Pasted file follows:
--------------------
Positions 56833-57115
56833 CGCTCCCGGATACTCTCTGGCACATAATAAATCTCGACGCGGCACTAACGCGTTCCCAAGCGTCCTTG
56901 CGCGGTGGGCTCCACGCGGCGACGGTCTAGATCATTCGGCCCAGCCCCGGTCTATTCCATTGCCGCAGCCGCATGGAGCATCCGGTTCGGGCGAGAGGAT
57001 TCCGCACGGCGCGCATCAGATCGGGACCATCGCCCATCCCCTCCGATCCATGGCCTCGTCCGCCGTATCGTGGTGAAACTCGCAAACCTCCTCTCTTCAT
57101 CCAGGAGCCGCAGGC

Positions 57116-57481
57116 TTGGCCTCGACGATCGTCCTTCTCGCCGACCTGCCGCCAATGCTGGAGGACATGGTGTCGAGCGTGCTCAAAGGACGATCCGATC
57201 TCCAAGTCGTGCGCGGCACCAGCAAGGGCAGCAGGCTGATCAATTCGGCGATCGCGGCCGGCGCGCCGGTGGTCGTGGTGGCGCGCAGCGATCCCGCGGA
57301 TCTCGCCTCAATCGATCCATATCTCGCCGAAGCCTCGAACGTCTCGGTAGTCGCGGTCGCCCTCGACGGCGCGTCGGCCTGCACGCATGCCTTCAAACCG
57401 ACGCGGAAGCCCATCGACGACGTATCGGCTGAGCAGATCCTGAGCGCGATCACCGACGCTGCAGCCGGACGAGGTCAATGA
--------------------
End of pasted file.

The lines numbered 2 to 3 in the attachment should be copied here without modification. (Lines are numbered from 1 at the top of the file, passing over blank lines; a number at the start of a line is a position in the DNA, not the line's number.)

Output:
56833 CGCTCCCGGATACTCTCTGGCACATAATAAATCTCGACGCGGCACTAACGCGTTCCCAAGCGTCCTTG
56901 CGCGGTGGGCTCCACGCGGCGACGGTCTAGATCATTCGGCCCAGCCCCGGTCTATTCCATTGCCGCAGCCGCATGGAGCATCCGGTTCGGGCGAGAGGAT